} # End of skipping to desired extension
   
   #
   # Snarf up the found header, and parse it if Astro::FITS::Header
   # does not exist.
   # 

   if($PDLA::Astro_FITS_Header and $opt->{afh}) { 

     ## Astro::FITS::Header parsing.  Snarf lines to the END card,
     ## and pass them to Astro::FITS::Header.

     do {
       $nbytes += $fh->read($line, 80);
       push(@cards,$line);
     } while(!$fh->eof() && $line !~ m/^END(\s|\000)/);

     $nbytes += $fh->read(my $dummy, 2879 - ($nbytes-1)%2880);

     my($hdr) = Astro::FITS::Header->new(Cards => \@cards);
     my(%hdrhash);
     tie %hdrhash,"Astro::FITS::Header",$hdr;
     $foo = \%hdrhash;
   
   } else {
     
     ## Legacy (straight header-to-hash-ref) parsing.  
     ## Cheesy but fast.
     
     hdr_legacy: { do {
       no strict 'refs';
       # skip if the first eight characters are ' '
       # - as seen in headers from the DSS at STScI
       if (substr($line,0,8) ne " " x 8) { # If non-blank
       
          $name = (split(' ',substr($line,0,8)))[0]; 

          $rest = substr($line,8);
       
          if ($name =~ m/^HISTORY/) {
	         push @history, $rest;
          } else {
	         $$foo{$name} = "";
	 
	         $$foo{$name}=$1 if $rest =~ m|^= +([^\/\' ][^\/ ]*) *( +/(.*))?$| ;
	         $$foo{$name}=$1 if $rest =~ m|^= \'(.*)\' *( +/(.*))?$| ;
	         $$foo{COMMENT}{$name} = $3 if defined($3);
          }
       } # non-blank
       last hdr_legacy if ((defined $name) && $name eq "END");
       $nbytes += $fh->read($line, 80);
     } while(!$fh->eof()); }

     # Clean up HISTORY card
     $$foo{"HISTORY"} = \@history if $#history >= 0;
   
     # Step to end of header block in file
     my $skip = 2879 - ($nbytes-1)%2880;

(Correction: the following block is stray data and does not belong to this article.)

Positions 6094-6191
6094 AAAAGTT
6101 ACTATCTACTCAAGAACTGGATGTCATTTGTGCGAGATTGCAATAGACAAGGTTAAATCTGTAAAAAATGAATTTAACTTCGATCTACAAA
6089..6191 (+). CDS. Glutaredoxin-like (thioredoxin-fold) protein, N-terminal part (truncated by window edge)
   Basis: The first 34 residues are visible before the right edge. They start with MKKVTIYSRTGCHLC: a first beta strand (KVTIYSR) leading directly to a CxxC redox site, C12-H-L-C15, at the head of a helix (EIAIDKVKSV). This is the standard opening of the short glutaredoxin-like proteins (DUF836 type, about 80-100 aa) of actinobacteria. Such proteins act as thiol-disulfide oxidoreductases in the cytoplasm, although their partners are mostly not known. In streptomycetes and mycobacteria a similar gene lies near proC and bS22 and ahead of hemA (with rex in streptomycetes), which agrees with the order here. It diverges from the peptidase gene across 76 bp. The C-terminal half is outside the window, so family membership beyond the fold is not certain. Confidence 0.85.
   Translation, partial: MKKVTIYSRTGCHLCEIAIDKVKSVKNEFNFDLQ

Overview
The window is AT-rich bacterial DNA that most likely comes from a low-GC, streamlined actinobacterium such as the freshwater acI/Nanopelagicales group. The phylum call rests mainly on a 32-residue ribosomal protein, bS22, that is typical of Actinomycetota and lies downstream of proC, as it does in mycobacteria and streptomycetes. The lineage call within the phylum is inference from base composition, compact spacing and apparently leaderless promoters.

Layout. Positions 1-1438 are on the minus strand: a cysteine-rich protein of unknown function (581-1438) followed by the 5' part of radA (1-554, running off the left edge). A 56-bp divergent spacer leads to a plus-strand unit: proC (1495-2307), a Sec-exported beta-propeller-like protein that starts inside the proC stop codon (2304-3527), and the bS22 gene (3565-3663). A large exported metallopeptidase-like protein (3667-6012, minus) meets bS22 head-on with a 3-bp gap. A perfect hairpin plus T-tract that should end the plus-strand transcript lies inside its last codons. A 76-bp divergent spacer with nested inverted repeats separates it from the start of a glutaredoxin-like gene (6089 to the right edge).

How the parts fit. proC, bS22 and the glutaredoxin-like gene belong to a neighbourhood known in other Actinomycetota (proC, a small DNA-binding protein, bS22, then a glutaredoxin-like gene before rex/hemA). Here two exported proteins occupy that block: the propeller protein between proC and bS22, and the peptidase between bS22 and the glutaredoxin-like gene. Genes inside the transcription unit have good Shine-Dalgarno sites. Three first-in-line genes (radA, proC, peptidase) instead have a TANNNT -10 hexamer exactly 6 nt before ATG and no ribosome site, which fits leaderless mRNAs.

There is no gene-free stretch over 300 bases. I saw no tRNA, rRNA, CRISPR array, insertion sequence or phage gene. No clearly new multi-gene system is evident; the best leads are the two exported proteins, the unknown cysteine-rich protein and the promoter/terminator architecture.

$fh->read(my $dummy, $skip) if $skip; 
     $nbytes += $skip;

   } # End of legacy header parsing
 

   
   ##############################
   # Special case: if the file only contains 
   # extensions then read the first extension in scalar context,
   # instead of the null zeroth extension.
   #
   if( !(defined $foo->{XTENSION})  # Primary header
       and $foo->{NAXIS} == 0       # No data
       and !wantarray               # Scalar context
       and !$explicit_extension     # No HDU specifier
       ) {
     print "rfits: Skipping null primary HDU (use [0] to force read of primary)...\n" 
       if($PDLA::verbose);
     return PDLA::rfits($class,$file.'[1]',$opt);
   }
 

   ##########
   # If we don't want data, return the header from the HDU.  Likewise, 
   # if NAXIS is 0 then there are no data, so return the header instead.
   if( ! $opt->{data} || $foo->{NAXIS}==0 ) {
     # If we're NOT reading data, then return the header instead of the
     # image.

     $pdl = $foo;

   } else {
     
     ##########
     # Switch based on extension type to do the dirty work of reading
     # the data.  Handlers are listed in the _Extension patch-panel.
     
     if (ref $PDLA::IO::FITS::_Extension->{$ext_type} ) {
       
       # Pass $pdl into the extension reader for easier use -- but
       # it just gets overwritten (and disappears) if ignored.
       
       $pdl = &{$PDLA::IO::FITS::_Extension->{$ext_type}}($fh,$foo,$opt,$pdl);